A matter of dress and discipline

Subodh Kumar Jaiswal assumes charge as CBI Director in New Delhi on May 26, 2021. Photo: CBI via PTI  

The Director of the Central Bureau of Investigation, Subodh Kumar Jaiswal, recently directed all officials in the agency to dress in formal clothes while on duty. This means that all the male officers should wear collared shirts, formal trousers and shoes and all the women officers should wear sarees, suits, or formal shirts and trousers. Casuals are a strict no-no.

Until a few decades back, there was no need to issue such an order. Police officers are normally trained to maintain decorum in office. But over the years, there has been more indiscipline, which has led to this situation. The enforcement of discipline originates from the top. The head of the organisation may himself be observing a proper dress code. But enforcement of discipline needs to flow down the line to the last man. Such enforcement builds up a culture and an ethos within the organisation.

When I joined the Central Reserve Police Force for my basic training in Neemuch, most of my batchmates who wore printed shirts were asked to pack them and never to be seen in them again. Only plain, striped, or checked shirts were to be worn. The barber turned us into easily recognisable trainees by giving us crew cuts. All this instilled a sense of pride in us.

Image of the police

Decorum isn’t about clothes alone. The Director General (DG) of Bihar Police, S.K. Singhal, issued instructions recently to all personnel to not use their mobile phones while on duty, except in exceptional cases, as it “affects the image of the police”. A strict enforcement of this order will not only enhance the image of the police but will go a long way in improving the efficiency of the force. Alertness, the hallmark of efficiency in a police force, will produce the desired results. When the police are seen chatting on mobile phones while on duty, it tends to tarnish the image of the police. They are seen as being negligent and inefficient in the performance of their duties. The responsibility largely devolves on the junior officers to check their subordinates from using mobiles.

A few years ago, the then DG of Bihar Police issued orders that police personnel should not sport any religious symbols on their uniforms or body that would indicate their religious leanings. The order was issued because many were sporting a ‘tilak’ on their foreheads while in uniform. As per regulations, policemen are debarred from wearing any religious marks on their face or uniform. Only Sikh personnel are permitted to wear turbans and grow a beard and moustache. There can be no compromise in projecting the secular nature of the police forces of the country.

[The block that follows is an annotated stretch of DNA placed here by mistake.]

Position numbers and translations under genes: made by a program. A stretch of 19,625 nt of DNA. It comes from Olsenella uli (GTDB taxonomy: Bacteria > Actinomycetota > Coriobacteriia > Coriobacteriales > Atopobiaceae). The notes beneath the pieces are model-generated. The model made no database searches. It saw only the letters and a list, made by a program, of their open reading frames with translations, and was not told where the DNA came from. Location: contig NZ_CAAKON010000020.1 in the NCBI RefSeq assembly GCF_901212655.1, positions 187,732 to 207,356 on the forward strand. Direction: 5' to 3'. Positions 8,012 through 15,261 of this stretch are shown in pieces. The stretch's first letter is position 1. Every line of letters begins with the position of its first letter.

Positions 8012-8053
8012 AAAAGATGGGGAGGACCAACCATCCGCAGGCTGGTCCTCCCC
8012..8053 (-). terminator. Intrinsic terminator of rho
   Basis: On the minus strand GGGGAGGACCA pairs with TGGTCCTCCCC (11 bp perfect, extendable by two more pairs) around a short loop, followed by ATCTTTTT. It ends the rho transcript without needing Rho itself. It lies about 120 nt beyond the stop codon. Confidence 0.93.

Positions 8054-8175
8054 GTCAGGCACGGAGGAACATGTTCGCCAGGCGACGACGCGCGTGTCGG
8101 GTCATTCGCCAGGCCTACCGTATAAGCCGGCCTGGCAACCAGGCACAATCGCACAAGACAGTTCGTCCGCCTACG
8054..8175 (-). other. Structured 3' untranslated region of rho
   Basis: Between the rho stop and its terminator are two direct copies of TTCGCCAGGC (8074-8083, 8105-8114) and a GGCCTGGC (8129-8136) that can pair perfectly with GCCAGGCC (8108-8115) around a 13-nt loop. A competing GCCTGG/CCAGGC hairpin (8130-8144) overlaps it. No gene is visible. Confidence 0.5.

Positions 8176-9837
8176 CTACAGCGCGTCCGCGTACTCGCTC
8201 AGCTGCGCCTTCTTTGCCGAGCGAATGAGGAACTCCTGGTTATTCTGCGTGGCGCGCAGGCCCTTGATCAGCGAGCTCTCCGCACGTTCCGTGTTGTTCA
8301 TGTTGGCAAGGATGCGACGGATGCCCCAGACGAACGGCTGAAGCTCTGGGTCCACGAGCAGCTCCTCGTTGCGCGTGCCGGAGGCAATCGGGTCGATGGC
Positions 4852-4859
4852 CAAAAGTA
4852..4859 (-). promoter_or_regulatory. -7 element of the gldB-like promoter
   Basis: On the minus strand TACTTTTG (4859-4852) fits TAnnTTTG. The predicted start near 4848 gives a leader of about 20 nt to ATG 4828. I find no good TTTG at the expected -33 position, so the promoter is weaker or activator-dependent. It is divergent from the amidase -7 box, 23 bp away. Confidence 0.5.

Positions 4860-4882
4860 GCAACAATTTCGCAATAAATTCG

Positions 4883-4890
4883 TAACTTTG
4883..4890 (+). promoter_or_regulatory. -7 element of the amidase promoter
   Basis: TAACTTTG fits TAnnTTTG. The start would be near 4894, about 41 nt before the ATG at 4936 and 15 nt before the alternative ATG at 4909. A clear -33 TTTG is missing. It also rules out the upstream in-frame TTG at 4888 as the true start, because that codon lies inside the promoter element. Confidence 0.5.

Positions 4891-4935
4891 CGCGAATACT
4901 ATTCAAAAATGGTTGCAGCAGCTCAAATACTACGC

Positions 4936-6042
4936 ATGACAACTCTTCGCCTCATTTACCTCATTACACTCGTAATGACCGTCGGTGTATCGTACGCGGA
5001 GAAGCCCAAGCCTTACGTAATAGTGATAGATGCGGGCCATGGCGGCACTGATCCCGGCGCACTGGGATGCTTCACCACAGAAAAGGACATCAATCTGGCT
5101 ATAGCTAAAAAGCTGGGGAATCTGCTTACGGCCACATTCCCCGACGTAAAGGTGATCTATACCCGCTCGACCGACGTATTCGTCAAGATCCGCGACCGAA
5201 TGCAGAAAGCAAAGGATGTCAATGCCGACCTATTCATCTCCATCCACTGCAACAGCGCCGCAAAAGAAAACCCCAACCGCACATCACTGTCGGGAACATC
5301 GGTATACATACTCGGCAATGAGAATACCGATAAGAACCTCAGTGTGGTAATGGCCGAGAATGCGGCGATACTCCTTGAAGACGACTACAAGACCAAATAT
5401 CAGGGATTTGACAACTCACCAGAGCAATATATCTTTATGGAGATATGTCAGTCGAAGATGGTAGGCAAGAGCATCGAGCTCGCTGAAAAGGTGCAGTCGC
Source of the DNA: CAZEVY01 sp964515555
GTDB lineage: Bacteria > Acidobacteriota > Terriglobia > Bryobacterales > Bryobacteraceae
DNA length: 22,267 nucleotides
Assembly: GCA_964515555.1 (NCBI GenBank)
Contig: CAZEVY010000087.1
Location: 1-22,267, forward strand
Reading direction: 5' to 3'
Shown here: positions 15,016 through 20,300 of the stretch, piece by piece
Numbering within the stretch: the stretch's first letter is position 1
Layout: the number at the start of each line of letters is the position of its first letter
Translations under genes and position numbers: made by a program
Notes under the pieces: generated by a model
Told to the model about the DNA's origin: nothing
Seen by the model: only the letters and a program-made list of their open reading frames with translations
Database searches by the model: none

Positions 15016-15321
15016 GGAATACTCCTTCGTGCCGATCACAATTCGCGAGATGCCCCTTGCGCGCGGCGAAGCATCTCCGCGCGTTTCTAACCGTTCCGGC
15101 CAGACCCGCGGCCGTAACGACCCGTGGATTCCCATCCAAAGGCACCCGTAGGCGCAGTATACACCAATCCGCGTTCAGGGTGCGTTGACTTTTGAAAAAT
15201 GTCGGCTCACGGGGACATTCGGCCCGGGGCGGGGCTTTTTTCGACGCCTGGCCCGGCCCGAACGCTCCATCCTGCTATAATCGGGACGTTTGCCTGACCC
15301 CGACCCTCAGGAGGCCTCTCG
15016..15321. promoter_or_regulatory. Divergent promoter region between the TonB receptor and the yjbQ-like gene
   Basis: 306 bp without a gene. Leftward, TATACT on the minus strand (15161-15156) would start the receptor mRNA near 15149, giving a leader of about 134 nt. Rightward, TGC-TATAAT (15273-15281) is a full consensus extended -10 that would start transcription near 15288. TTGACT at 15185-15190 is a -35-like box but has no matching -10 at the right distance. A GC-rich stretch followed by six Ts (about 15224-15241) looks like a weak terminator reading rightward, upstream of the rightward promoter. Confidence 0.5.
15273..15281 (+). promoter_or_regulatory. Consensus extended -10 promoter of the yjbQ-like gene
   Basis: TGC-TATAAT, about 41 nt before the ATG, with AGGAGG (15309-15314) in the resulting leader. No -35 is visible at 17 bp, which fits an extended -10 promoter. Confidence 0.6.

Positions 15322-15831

The Police Commissioner of Delhi, S.N. Shrivastava, recently raised objections to civil defence volunteers donning the khaki, an exclusive preserve of the police. A civil defence volunteer was recently arrested for posing as a sub-Inspector and prosecuting those who were violating COVID-19 lockdown restrictions. The matter is being taken up by the Ministry of Home Affairs.

When the police are smartly dressed and conduct themselves in a professional manner, they command the respect of the general public. Pot-bellied policemen project a bad image of the force. The Central Armed Police Forces rightly introduced the concept of an annual medical examination in the late nineties for all the personnel. This has not only kept them trim and fit but has also ensured that they are always in good health. Any medical deficiency can result in their losing promotions.

Once the pandemic ends, it is hoped that the health sector shows drastic improvement. It would be a step in the right direction if medical examinations are introduced in all government departments. If this is done, health issues can be detected in the initial stages and treated early.

The Central and State governments should issue orders as part of the conduct rules that all employees must be in formal wear when attending office. When private companies can enforce a dress code, there is no reason why government services shouldn’t.

M.P. Nathanael is Inspector General of Police (Retd), CRPF

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Printable version | Jul 29, 2021 6:13:59 AM |

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